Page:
Flowers are blooming and the temperatures are heating up, melting any remnants of snow around the country – what’s not to love about spring? And of course spring produce becomes available, making the transition from root vegetables and winter citrus to fresh and vibrant offerings like peas, apricots and cherries.
In a time where restaurants are forced to shut down due to the spread of COVID-19, many farms have lost a large source of their income – they have an excess of produce and nowhere to send it. Now more than ever it is important to support local farms who are struggling in this period of uncertainty. And in turn for supporting local farms you end up with great fresh produce to use – it’s a win/win! An easy way to support farms is to order a CSA box (community supported agriculture) filled with an assortment of fresh fruits and vegetables from local farms. In Los Angeles, farms like Schaner Farm Stand and County Line Harvest are offering great options!
California strawberries are my favorite – they’re insanely juicy and sweet. In addition to farmer’s markets and grocery stores they can often be found on roadside stands sold directly from the farmers. A lot of the state’s strawberries are grown close to where my husband grew up in Ventura county – so whenever we are over that way, we pick up some berries.
In addition to so many of the amazing and fresh spring produce that are widely available there are a few specific ingredients that are often hard to find out of season or anywhere other than farmer’s markets, so I always pick up whenever I see them. If you see ramps, fiddleheads or morels make sure you grab some then figure out what to do with them later! Since they are foraged rather than harvested, they are not as readily available. Fiddleheads can be found during a few weeks in May, and ramps are typically available for six weeks starting in April. Morels can be found throughout the spring and then are available dried year-round.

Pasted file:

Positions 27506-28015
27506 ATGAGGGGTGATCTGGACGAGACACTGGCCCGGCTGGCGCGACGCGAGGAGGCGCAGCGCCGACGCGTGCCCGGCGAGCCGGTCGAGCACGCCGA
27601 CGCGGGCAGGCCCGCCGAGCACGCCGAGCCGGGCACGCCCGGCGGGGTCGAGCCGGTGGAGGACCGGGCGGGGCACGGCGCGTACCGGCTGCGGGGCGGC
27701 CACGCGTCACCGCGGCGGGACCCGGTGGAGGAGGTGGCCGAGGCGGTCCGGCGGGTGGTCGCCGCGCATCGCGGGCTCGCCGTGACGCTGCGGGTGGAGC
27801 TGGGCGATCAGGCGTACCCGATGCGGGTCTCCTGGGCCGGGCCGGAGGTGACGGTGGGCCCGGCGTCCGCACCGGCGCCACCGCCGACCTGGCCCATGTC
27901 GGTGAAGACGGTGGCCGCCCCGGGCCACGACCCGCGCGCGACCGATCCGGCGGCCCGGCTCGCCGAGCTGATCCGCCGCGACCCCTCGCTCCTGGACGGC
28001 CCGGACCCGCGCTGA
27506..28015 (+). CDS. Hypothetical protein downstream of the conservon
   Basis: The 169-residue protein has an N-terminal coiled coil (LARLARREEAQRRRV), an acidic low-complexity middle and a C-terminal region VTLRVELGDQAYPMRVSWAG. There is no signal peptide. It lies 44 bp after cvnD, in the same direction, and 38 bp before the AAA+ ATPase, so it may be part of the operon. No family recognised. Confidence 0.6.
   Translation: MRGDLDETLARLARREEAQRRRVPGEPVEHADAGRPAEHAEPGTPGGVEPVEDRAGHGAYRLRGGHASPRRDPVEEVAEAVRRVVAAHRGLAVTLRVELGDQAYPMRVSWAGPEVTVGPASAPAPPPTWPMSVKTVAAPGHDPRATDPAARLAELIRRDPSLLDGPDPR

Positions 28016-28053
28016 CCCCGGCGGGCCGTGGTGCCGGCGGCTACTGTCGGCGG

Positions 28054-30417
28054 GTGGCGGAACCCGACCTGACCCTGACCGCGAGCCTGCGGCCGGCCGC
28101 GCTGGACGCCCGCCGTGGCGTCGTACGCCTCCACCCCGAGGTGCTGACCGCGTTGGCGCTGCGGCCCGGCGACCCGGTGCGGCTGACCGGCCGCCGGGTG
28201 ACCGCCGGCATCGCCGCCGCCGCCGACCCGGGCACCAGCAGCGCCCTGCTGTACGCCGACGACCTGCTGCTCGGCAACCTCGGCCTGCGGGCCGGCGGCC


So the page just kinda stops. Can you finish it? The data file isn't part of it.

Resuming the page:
These days there are a ton of ingredients that are available year-round at grocery stores. I never gave it much thought until I spent time working with Chef Anne Willan, and she emphasized the importance of using seasonal ingredients. The benefit of this practice is that you end up with ingredients at their peak. No more white tomatoes or gritty apples, eating food at its ripest gives you the best quality ingredients to cook with.
Using seasonal ingredients also benefits the environment, since by eating what is in season locally means that produce doesn’t have to be shipped around the world. This isn’t to say I don’t still indulge in imported ingredients. But there has to be some give and take, and I try to be mindful of that.
While this is in no way a complete comprehensive list of all seasonal produce, my goal is to highlight a few ingredients that shine during each season. Keep in mind that for the most part seasonality of vegetables and fruits can differ between geographical regions. To search your location and see all produce in season monthly by state, check out this chart: https://www.seasonalfoodguide.org